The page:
enctti nnd decorative form of the
ilnhlla nre becoming more mid snore
iiopulnr every year. Tho tiilx-r limy
be Btorcd In tho cellar In winter like
potntoc. If there liapinMis to tw n
sunny exposure In the gnrden, plant n
few poui'xm chrysanthemum, which
nre hnnly. They will glvo an cITectlvu
display of tiny flower In the nuliimn.
The Drummonill phlox nre exceedingly
nrltty, slow growing annual, exceed
ingly showy In mas. In warm and ex
Iood situation they last but few
week In bloom.
Coops for Small ChlrUs.
A fanner' wife write: Tho coop I
use, shown lu sketch. Is much better if
tnado of pine. It I inndn In three
separate piece, tho roof and bottom lie
lug removable. The roof project over
the coop on nil side, hut much farther
In front and hack. Thl I to keep rain
from beating in. Tho roof Uinnl are
nailed to two narrow pieces, which nre
Just tho length of the Inside of the
coop, and nro placed far enough from
the front and the back to fit Inside the
coop. Tho crack are battened.
Tim floor, (f, la made to slip lu at
the bark llko a drawer. Thl coop I
very easily unnsl and cleaned on ac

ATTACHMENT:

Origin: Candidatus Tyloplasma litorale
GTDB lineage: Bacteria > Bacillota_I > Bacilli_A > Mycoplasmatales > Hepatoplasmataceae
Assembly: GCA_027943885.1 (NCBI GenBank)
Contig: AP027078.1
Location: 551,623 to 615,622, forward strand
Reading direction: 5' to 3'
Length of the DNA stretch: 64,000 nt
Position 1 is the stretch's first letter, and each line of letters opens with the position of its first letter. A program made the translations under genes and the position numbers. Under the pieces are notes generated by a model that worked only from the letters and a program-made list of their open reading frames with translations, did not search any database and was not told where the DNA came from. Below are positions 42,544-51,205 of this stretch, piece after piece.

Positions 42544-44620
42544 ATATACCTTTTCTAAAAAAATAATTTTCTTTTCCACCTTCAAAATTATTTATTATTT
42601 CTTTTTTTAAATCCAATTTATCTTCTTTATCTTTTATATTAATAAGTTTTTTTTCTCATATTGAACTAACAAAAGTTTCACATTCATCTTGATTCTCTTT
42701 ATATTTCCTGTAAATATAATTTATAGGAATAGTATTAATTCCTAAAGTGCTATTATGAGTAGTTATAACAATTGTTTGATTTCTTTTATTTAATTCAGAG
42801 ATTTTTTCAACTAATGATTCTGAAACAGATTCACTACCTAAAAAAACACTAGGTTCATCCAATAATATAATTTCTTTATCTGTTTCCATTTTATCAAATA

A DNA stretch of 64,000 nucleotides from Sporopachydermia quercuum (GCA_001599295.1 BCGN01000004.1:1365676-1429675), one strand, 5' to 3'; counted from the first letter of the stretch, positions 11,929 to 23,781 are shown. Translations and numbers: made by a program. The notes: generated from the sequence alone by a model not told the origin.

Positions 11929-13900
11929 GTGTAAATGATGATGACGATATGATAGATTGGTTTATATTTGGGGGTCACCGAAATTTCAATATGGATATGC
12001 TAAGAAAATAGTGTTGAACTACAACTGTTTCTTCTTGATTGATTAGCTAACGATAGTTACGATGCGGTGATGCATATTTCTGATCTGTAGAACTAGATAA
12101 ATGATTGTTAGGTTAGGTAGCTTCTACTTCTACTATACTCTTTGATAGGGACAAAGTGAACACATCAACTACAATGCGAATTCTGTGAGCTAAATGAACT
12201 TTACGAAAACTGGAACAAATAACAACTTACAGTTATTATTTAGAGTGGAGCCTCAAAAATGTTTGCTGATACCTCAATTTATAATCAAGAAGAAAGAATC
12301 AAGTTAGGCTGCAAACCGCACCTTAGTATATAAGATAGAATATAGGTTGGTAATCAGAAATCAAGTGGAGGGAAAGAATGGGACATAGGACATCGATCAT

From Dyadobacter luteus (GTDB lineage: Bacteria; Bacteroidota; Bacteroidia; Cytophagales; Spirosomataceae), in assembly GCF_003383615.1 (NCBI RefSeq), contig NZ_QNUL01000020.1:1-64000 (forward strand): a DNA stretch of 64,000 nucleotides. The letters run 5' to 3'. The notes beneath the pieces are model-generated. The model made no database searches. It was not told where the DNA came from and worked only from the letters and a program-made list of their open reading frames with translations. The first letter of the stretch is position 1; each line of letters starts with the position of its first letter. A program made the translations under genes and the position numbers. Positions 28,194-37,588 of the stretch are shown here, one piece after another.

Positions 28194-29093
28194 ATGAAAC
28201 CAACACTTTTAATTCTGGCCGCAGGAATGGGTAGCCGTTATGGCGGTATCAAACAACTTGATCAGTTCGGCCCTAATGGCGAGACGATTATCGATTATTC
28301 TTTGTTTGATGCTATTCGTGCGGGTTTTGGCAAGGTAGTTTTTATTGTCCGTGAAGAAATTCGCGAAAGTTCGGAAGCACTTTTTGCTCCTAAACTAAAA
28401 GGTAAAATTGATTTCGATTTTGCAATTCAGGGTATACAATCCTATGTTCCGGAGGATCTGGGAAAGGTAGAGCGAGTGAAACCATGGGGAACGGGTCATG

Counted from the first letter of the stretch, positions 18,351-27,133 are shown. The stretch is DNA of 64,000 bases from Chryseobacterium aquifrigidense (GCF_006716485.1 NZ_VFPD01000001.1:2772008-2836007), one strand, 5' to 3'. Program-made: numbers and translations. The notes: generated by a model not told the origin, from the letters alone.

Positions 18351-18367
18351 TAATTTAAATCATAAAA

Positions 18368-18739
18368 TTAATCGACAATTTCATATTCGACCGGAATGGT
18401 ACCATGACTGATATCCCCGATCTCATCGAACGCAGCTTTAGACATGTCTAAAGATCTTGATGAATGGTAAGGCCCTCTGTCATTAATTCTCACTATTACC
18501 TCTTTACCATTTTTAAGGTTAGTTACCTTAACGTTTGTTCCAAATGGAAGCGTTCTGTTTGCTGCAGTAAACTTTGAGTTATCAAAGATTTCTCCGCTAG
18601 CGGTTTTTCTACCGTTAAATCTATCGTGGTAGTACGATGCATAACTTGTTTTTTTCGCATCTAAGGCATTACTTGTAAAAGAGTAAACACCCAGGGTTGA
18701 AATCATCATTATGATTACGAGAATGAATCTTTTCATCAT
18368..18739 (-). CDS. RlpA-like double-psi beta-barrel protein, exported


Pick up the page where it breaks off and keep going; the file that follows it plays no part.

count of the removable floor and roof.
Tho 8-Inch oanl at the top lu front
ha hole bored In for ventilation. A
wootlen button on top tHmrd mm n -
Inch atrip t tho bottom hold on the
frame of wire MTeen which I used
stormy day when tho chick are too
young to run out, and on warm night.
At othru- time a Matted wooden front.
b, I ued.
I make thl coop In two alzes n Mn-
glo coop SO Inches M'lunre, 1U Inches
high in front and 111 Inches In tho back,
and a double coop Is ISO Inches long
and 24 Inches wide. A removable lath
partition, c, divide it.
Kstiupstilres anil Clio Ilaron Type,
At tho last International I wa much
amused at tho discussion In various
quarter a to whether tho Ilmnpshlrn
awlno are of tho bacon or lard tyiw.
The Individual who rnlU Hmupslilro
awlno bncou animal ha not yet
learned the A II O of wlint tho term
bacon mean, remark Professor T. W.
Shaw In American Agriculturist
Cure (or Hlieep I'oof-ltot.
For Rhecp foot-rot au BnglUh vet